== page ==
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05-17-05 Election board tells Montezuma councilors to revise illegal action

By Timothy Cox

  Mercer County elections officials are asking Montezuma village officials to retrace their steps in their recent appointment of a new village council member.

  Elections board members decided that former councilman Max Brodbeck was improperly removed from council earlier this year. However, because Brodbeck agreed with the removal, the issue will be cleared up by the village council simply reappointing Olan Bole, who has been serving in Brodbeck's former role since February.
  "They didn't follow the protocol," elections Director Denise Fullenkamp said.
  The legal misstep will not be an issue because Brodbeck was not removed against his will, Fullenkamp said. Job responsibilities prevented Brodbeck from being able to attend the council's regular monthly meetings, which are usually held on Saturdays.
  Brodbeck reportedly informed Mayor Charlotte Garman in November 2004 of the schedule conflict involving his job. In February council voted unanimously to expel Brodbeck from council and promptly replaced him with Bole, who was plucked from the audience at that meeting.  Ohio Revised Code requires a verbal warning by the mayor followed by a written warning before council can lawfully remove a member for persistent absence. The public official being removed also is entitled to a public hearing.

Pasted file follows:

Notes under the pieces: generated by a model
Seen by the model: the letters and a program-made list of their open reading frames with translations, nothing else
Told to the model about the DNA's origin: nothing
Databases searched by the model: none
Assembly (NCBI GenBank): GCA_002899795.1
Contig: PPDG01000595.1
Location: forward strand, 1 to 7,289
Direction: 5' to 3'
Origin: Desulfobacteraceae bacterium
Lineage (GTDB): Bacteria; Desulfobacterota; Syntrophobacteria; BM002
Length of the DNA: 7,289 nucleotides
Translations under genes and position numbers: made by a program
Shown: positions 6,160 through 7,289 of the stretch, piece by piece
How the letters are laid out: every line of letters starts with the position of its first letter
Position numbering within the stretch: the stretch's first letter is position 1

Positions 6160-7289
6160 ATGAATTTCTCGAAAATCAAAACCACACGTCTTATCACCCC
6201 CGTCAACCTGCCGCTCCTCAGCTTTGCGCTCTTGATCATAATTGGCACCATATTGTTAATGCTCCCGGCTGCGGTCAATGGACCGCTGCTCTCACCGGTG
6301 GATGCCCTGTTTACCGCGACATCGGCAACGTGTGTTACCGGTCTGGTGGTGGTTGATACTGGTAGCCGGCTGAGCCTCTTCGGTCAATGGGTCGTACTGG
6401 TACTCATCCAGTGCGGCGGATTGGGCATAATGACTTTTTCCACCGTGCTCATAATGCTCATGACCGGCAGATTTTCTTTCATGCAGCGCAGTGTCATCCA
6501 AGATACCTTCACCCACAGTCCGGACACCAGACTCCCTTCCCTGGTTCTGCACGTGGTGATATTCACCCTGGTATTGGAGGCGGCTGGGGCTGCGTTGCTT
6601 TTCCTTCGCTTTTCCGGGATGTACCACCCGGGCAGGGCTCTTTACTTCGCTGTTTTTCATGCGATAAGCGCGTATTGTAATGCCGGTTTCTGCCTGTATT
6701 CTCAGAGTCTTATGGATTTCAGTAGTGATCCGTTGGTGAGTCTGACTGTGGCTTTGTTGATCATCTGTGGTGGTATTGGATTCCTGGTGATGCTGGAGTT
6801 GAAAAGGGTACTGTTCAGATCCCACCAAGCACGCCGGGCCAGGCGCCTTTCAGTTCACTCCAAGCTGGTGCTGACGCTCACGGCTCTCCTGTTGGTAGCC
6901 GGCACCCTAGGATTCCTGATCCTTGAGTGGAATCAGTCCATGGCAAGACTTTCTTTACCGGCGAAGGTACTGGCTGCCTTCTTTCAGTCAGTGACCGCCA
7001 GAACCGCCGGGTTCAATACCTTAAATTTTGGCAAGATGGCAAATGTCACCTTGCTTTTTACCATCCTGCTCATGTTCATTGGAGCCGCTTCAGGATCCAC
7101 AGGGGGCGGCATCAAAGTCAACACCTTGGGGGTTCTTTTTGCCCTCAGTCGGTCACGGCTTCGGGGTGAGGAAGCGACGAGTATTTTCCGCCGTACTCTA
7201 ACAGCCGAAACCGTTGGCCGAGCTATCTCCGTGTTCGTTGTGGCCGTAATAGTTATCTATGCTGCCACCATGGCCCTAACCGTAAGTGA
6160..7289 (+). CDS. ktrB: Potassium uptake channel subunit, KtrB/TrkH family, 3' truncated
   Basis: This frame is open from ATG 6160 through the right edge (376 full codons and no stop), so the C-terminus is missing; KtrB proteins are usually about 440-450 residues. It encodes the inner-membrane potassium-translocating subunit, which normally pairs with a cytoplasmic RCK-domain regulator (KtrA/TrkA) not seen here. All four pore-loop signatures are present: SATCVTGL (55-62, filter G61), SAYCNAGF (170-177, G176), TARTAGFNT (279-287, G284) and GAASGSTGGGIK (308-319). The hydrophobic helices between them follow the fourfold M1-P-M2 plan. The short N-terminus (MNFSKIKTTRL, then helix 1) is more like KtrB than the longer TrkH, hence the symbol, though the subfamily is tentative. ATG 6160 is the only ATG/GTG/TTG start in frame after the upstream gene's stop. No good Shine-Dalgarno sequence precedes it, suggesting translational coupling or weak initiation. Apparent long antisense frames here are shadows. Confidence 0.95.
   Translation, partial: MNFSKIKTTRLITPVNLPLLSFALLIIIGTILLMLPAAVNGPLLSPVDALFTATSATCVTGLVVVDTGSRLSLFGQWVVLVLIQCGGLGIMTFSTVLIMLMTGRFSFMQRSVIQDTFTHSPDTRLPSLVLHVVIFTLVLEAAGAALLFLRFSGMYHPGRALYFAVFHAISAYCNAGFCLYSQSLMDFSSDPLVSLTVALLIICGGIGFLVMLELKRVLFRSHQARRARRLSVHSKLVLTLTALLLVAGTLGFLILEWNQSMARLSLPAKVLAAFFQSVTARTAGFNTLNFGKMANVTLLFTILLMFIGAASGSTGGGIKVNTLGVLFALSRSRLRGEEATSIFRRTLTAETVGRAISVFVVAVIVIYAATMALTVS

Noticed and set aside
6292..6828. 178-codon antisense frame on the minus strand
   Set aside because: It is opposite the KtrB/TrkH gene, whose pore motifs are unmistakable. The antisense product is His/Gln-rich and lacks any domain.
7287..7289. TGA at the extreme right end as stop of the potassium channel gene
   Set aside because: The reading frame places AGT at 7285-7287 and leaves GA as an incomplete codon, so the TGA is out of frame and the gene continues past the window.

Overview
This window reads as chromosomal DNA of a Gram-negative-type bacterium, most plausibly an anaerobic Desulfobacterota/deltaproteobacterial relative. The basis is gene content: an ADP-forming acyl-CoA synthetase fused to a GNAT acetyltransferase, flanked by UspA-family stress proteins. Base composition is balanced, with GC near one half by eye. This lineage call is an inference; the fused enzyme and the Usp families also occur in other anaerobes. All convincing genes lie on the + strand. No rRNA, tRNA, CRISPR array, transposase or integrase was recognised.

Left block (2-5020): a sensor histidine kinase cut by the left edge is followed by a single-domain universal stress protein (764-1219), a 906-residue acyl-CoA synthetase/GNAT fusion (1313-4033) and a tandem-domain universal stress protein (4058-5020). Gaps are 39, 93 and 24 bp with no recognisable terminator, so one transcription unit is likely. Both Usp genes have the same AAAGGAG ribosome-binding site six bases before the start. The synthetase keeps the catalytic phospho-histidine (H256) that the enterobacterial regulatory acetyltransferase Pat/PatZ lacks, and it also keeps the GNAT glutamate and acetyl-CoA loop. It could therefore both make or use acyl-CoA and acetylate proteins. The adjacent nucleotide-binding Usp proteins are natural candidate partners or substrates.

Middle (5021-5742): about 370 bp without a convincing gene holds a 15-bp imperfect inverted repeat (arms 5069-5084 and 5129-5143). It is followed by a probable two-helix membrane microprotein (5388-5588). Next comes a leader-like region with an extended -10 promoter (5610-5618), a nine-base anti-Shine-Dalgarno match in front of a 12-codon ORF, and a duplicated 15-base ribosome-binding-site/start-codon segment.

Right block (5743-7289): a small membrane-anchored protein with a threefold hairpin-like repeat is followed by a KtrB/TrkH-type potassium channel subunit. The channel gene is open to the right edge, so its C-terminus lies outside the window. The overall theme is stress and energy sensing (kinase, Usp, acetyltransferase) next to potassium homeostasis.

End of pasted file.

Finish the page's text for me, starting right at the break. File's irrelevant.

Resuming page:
The first warning can come after two months of missed meetings.
  The issue came to the attention of elections officials after Bole was appointed to council. Council must now go through the formality of re-appointing Bole to his seat.
  In a recent letter to the elections board to clear up the issue, Brodbeck explained that he agreed from the outset to waive his right to a hearing and the required warnings "so that they could expedite filling my position for the good of the village."
  It is not clear why Brodbeck did not resign his post instead of forcing council to act.
  Also Monday, board members agreed to buy new touch screen voting machines for $454,365. The money to pay for the new equipment comes from the federal government through the Help America Vote Act that Congress approved in the wake of the turmoil following the 2000 presidential election.
  The elections board is buying the equipment from Diebold Election Systems. The equipment includes a voter-verified paper audit trail that critics of electronic voting say is necessary to ensure the integrity of elections.
  In other business, board members certified the results of the May 3 primary election. Provisional balloting changed some vote totals, but the outcomes of all issues and political races remain the same.


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